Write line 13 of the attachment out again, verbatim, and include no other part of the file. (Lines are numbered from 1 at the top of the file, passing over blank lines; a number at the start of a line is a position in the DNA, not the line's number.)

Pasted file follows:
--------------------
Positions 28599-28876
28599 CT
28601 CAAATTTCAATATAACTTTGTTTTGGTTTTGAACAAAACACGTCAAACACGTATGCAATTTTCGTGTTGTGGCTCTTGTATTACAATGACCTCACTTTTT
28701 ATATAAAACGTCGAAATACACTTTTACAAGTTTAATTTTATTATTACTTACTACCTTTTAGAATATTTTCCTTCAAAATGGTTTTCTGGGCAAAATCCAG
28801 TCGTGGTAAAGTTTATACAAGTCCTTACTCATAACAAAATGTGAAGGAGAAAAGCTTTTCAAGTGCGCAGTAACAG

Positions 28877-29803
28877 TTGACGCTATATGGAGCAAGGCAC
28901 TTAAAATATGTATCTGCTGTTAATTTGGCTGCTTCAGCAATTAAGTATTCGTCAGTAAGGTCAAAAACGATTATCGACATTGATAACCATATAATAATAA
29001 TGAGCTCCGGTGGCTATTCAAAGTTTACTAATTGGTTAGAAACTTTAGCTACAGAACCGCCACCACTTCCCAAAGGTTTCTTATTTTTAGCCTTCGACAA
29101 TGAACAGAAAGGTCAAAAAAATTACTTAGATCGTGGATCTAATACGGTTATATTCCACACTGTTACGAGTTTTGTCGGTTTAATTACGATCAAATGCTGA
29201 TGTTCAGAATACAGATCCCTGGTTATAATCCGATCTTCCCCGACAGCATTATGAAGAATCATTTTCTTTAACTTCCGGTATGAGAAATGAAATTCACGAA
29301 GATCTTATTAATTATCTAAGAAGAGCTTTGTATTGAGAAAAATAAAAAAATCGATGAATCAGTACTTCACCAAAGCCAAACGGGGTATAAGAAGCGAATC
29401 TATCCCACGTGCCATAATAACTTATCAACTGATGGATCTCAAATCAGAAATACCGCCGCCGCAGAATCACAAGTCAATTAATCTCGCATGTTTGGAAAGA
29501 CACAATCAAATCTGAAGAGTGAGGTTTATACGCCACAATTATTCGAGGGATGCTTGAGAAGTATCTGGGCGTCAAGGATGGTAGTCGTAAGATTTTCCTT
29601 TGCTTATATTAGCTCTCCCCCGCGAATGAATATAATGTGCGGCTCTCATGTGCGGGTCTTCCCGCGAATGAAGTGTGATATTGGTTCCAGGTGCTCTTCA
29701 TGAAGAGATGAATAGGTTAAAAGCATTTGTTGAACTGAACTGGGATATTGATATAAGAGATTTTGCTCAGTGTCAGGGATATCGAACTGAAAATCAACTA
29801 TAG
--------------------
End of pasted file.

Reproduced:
29401 TATCCCACGTGCCATAATAACTTATCAACTGATGGATCTCAAATCAGAAATACCGCCGCCGCAGAATCACAAGTCAATTAATCTCGCATGTTTGGAAAGA